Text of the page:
Just saw your comments, and I have a few thoughts on this.
First, the image sensors for the Fujifilm, Hasselblad and Phase One backs, are all made by Sony. Even the Nikon Z series sensors and presumably, the Leica SL2 and M11 sensors are also made by Sony. Inherently, they all have the potential to deliver the same IQ, for the same generation of sensor technology.
So the IQ differences come down to the optics (lens design and manufacture), camera design and manufacture, and firmware, all specific to each camera line. Between Fuji and Hasselblad, for instance, it’s clear what choices they made: Hassy went for IQ, and Fuji went after market share. These decisions have consequences.
As for Phase One, obviously, there is no such thing as “sharpness of the Phase One IQ 150”. You can only talk about the IQ4 150 in the context of which camera and lenses it’s used with: with the XF + compatible lenses, or a technical camera + compatible lenses.
With the XF, many of the Schneider lenses are indeed old designs, built originally for 50-80 MP backs, and are getting long in the tooth. IMO, the lenses that are real standouts today on an IQ4 150 are (in no particular order) the Schneider 80mm f/2.8 (Gen-2), 120 f/4 Macro, 150 f/2.8, 45mm f/3.5 (flat field), and the 120 f/5.6 APO Digitar Tilt-Shift, which is actually a very old lens, but surprisingly good even on a 150 MP sensor. There is also a Schneider 240 f/4.5 lens that probably very good – I have never tested it. The Schneider 35mm f/3.5 (curved field by design) is a half-notch lower, but still very good. The only Fujifilm lens that measures up to these lenses is the 250mm f/4. The rest of the Schneider primes are definitely a notch lower.
In any case, the DSLR is dead as a camera paradigm, and these bulky and heavy Schneider lenses with “huff-and-puff” auto focusing just don’t make sense. A lot of people use them in studios (or on location) on tripods, using tethered live view, typically for glamor or fashion photography and portraits that eventually make it to bill boards. Corner to corner sharpness is irrelevant for these use cases. Even the Schneider 110/2.8 and 150/3.5 work very well for these kinds of uses, although both lenses suffer from LACA that would be unacceptable for landscape photography.
It is an entirely different story with the tech cameras. For a niche market, there are actually six(!) of them: Phase One, Alpa, Arca Swiss, Cambo, Linhof and Silvestri, all of which work with Phase One backs. (Hasselblad also used to be in the mix before their litigation with Phase One, so now they have their own digital back cameras, although I don’t think any of the Hasselblad cameras is a tech camera, per se.) All these cameras have different degrees of Shift, Rise / Fall, Tilt and Swing capabilities, either built into the cameras or customized versions of lenses (chiefly Rodenstock). All except the XT get a little geeky, and some of these tech camera setups look like they were yanked out of the wall of a Borg ship from Star Trek.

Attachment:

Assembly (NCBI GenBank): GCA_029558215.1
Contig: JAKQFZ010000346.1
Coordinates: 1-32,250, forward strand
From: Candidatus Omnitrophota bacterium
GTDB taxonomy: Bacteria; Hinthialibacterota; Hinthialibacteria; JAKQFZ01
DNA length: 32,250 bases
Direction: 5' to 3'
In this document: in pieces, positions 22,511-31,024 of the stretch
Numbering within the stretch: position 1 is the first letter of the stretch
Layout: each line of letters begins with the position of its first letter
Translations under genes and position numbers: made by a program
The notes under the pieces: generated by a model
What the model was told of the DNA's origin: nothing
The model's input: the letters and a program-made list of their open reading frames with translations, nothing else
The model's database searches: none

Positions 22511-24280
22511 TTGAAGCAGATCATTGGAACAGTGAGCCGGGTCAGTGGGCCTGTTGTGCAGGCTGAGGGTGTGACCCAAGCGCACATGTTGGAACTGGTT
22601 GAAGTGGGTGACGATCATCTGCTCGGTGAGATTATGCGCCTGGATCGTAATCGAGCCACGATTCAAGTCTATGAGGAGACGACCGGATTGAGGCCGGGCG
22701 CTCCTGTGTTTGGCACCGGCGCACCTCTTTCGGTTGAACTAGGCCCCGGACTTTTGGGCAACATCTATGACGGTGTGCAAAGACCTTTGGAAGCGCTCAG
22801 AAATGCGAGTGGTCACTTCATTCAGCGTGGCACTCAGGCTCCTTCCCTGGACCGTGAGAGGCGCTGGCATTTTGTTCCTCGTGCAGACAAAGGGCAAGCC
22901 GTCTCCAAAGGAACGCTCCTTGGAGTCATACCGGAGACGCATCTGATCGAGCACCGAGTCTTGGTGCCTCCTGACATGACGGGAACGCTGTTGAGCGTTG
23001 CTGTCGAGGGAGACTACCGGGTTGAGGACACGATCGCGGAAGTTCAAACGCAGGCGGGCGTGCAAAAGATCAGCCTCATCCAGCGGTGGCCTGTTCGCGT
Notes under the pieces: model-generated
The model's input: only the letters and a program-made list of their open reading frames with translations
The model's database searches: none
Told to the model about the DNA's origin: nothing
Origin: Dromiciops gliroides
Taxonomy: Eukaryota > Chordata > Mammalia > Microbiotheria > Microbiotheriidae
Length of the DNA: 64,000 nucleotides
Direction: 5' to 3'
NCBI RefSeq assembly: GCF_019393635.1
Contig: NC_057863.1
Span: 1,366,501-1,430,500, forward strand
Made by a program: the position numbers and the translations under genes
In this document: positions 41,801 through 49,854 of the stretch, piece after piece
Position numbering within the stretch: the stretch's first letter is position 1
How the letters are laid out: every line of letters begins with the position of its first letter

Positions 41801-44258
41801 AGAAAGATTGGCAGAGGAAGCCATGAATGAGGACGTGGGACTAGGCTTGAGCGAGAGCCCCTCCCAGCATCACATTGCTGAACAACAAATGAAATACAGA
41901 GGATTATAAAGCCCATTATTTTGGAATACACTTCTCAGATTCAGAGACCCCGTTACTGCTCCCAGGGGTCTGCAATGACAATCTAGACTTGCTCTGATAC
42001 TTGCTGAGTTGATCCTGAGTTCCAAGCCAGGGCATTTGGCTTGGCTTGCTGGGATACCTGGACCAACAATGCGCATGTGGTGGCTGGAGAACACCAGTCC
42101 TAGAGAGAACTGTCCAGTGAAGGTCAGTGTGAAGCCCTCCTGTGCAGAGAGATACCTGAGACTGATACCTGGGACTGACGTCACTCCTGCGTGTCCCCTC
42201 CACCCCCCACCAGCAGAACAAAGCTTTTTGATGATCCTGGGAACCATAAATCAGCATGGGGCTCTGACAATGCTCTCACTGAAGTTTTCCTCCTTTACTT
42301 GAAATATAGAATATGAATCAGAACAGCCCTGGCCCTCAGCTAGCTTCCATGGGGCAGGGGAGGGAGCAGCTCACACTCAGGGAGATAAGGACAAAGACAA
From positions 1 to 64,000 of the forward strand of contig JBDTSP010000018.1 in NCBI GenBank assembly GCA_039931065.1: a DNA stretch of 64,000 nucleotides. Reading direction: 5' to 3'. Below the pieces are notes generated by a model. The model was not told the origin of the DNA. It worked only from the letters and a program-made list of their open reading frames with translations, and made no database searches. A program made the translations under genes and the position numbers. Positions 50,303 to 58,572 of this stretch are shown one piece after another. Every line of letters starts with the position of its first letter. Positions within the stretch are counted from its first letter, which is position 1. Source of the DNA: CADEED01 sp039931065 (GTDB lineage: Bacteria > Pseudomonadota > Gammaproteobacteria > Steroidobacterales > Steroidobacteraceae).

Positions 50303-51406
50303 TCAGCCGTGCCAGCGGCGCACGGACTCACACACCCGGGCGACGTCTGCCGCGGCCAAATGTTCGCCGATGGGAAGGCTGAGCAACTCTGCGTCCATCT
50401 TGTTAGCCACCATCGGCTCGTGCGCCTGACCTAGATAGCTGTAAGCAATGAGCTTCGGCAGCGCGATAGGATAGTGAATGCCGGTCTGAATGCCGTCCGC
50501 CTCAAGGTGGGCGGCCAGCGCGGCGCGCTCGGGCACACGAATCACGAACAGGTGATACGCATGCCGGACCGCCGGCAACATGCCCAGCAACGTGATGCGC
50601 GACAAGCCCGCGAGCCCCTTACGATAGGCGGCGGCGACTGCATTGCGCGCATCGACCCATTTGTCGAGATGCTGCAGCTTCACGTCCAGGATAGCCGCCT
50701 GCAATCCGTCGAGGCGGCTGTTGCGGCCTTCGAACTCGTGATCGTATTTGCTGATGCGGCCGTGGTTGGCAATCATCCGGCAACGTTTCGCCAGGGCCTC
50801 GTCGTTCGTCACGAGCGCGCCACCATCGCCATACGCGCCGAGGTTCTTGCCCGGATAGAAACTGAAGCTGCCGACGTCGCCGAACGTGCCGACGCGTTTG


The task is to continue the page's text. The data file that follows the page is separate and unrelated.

The XT has made it very elegant and simple to use a tech camera, but limits Shift / Rise-Fall to ±12°, and there is no Tilt / Swing. I recently had a chance to see and play with it, and from what I’ve seen so far, it is very easy to use. The lens selection for the XT now comprises most of the Rodenstock portfolio – 23, 32, 40 (with Tilt), 50, 70, and 90. The Cambo version of the Rodenstock 135mm is also usable on the XT, but with a cable to use the X-shutter. There is also a rumored 150mm in the works for the XT.
People who have used these lenses and made large prints swear that the Rodenstock lenses with an IQ4 back is the very best there is, and nothing else compares with this system. I saw a bunch of large prints of images shot with Rodenstock lenses and various tech cameras, and they do look very impressive. However, I don’t have any basis to compare those to how prints of this size might have looked if they came from a GFX 100S, for instance.
Besides the IQ4 150MP color, there is also an IQ4 150MP Achromatic, which is not just black and white – it also includes IR. This back has to be used with a filter (Visible Pass / IR cut off, Visible + some IR, Visible cut off / IR pass only). There is no other sensor like this made by anyone else – I’m told that this sensor was designed to catch some incredibly small (single-pixel) differences from frame to frame for some scientific application. I saw a 6-foot wide print on the wall at a dealer’s shop, and it was just jaw-droppingly amazing to see a print that large with so much fine detail.
The question is, how many people have a need to make 6-foot wide prints, and how sharp and fine-detailed image files really have to be. At the end of the day, the single biggest part of photography is the consumption of an image. If the image is primarily for online publishing or for making smaller prints, there is very little a Sony A7 IV or Leica SL2S couldn’t deliver with a handful of lenses. Sony cameras have some really world-class lenses, like the 12-24 f/2.8, Voigtlander 35/2 and 50/2 APO Lanthar, 100 f/2.8 (T/5.6) STF, and 135 f/1.8 GM. If you aren’t making prints larger than say, 16” x 24”, I don’t know if you need anything more than a Sony A1 or A7R IV (or V soon). Or a Leica SL-2 and the f/2.0 SL primes (28, 35, 50, 75 and 90 so far, 21 and 24 coming). But you’re paying a huge Leica premium for these.
But whether you print your images or just want to capture them for posterity, if you aspire to capture images that even begin to approach the incredibly subtle tonal variations you see in the photos in Claude Fiddler’s book, my gut says your best shot would be with a Phase One XT + IQ4 150 + a couple of Rodenstock primes.
My 2 cents’ worth…